Applied Materials introduces the Epitaxial Barrel Reactor and selects Conax to supply the calibration thermocouple. The tool’s popularity helped establish Conax as a trusted partner in the epitaxial departments of wafer fabs worldwide.


Conax relocates its Stored Energy Product line to St. Petersburg, Florida.


Conax is sold to New York M&A firm, Cortec Group.


Conax Buffalo Corporation is awarded a patent for its Fiber Optic Temperature Sensor for extreme environments.


Conax Buffalo Corporation is sold to Birmingham UK based IMIplc.


Applied Materials selects Conax to provide the calibration for the Centura epitaxial reactor. This single-wafer epitaxial tool significantly increased throughput and quality of epitaxial wafers.


Conax begins providing temperature sensors to EMCORE (now a division of Veeco) for their MOCVD reactors.

Intel seeks Conax’s help sealing on wiring to their HAST (Highly Accelerated Stress Test) chambers.


Robert A. Fox and business partner, Timothy Webster, purchase Conax. The move, following two acquisitions in the late 1980s and early 1990s, returned Conax to private ownership.


Conax receives ISO 9001 quality management system certification—a designation that helps the company to be more competitive worldwide and to continually monitor and manage quality across all operations.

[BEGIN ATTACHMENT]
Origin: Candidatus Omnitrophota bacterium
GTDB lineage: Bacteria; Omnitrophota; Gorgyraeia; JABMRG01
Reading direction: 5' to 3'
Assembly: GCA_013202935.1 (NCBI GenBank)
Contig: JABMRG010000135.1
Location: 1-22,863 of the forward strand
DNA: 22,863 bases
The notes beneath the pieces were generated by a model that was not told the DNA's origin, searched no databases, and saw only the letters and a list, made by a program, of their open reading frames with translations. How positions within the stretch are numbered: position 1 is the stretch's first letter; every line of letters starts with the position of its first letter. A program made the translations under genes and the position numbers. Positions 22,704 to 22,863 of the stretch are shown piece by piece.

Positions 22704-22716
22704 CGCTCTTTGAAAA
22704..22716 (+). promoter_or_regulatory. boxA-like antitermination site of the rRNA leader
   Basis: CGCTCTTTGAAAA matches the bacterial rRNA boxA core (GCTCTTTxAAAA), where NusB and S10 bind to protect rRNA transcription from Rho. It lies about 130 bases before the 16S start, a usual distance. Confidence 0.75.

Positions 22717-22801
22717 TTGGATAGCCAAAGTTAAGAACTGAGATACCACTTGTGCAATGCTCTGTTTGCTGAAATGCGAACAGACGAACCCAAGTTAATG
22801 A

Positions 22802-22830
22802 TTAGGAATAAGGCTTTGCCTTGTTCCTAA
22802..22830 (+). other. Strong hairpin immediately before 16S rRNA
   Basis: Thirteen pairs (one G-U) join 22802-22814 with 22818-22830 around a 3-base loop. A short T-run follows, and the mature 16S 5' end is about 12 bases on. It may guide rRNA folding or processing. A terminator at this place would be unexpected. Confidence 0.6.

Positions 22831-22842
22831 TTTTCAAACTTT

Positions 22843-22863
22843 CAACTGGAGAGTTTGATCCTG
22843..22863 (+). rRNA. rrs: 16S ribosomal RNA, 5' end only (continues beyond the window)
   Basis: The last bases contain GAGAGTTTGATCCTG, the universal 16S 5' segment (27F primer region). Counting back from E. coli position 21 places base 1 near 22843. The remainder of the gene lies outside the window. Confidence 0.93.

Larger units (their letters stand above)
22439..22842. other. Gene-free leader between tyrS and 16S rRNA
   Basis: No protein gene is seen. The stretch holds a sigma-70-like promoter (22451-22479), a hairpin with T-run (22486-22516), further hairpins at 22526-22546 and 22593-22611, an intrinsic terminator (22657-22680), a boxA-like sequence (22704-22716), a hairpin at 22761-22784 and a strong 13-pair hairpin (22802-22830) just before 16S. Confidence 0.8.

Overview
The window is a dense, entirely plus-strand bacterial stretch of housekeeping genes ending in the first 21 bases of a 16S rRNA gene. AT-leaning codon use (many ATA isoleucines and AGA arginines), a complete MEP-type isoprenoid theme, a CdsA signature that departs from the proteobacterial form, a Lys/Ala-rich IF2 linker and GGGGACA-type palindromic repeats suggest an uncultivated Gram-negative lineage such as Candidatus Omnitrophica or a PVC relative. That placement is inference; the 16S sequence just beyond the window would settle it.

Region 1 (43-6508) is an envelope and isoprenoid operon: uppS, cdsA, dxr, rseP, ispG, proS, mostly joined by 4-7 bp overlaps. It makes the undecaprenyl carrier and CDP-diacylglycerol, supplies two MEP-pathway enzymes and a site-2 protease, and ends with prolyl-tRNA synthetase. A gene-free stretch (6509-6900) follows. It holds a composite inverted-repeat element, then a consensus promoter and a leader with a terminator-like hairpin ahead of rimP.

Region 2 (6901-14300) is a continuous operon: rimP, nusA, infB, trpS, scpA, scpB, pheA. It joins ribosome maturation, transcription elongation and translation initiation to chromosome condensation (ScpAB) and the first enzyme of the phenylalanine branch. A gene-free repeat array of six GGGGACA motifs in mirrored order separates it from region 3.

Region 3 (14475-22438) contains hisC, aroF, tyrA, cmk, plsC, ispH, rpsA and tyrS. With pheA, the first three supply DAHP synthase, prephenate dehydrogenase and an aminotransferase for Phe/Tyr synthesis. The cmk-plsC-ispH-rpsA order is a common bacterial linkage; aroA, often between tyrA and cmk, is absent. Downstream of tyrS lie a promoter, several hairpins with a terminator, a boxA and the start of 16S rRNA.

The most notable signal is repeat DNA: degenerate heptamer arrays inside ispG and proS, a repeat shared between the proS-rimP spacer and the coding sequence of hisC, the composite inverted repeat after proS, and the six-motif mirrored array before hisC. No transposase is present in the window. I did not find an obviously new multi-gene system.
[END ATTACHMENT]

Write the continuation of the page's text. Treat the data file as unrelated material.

Wafer Fabs turn to Conax as a supplier, providing quartz sheathed thermocouples for the ASM® EPSILON® epitaxial reactor.

‡ ASM® and EPSILON® are registered trademarks of ASM International. Neither Conax Technologies nor its products are affiliated with, licensed, approved by or sponsored by ASM International.


Conax creates a separate group within the company to focus on products unique to the semiconductor industry; installs first laminar flow tables for Class 100 Cleanroom production.


Conax adds a dedicated area for quartz sensor production on laminar flow tables.


Conax begins to provide the semiconductor market with Profile and Spike thermocouples for many furnace manufacturers. These high-precision temperature sensors are engineered to address the critical process temperature measurement and control required for the semiconductor, solar and LED industries.


Conax triples the size of its quartz sensor production facilities and laminar flow table production capacity.


Conax opens its Shanghai sales office with a strong focus on the Asian semiconductor market.


Conax receives AS9100 certificate, meeting stringent quality management system requirements for the aviation, space, and defense industries. AS9100 encompasses ISO 9001, with additional requirements for quality and safety relevant to aerospace, and defines the quality management systems standard for the industry. All major aerospace manufacturers (OEMs) and suppliers worldwide endorse or require certificate to AS9100 as a condition of doing business with them.


Conax purchases Quartz Engineering to better vertically integrate the production of quartz sheathed thermocouples for the semiconductor industry.

November 2016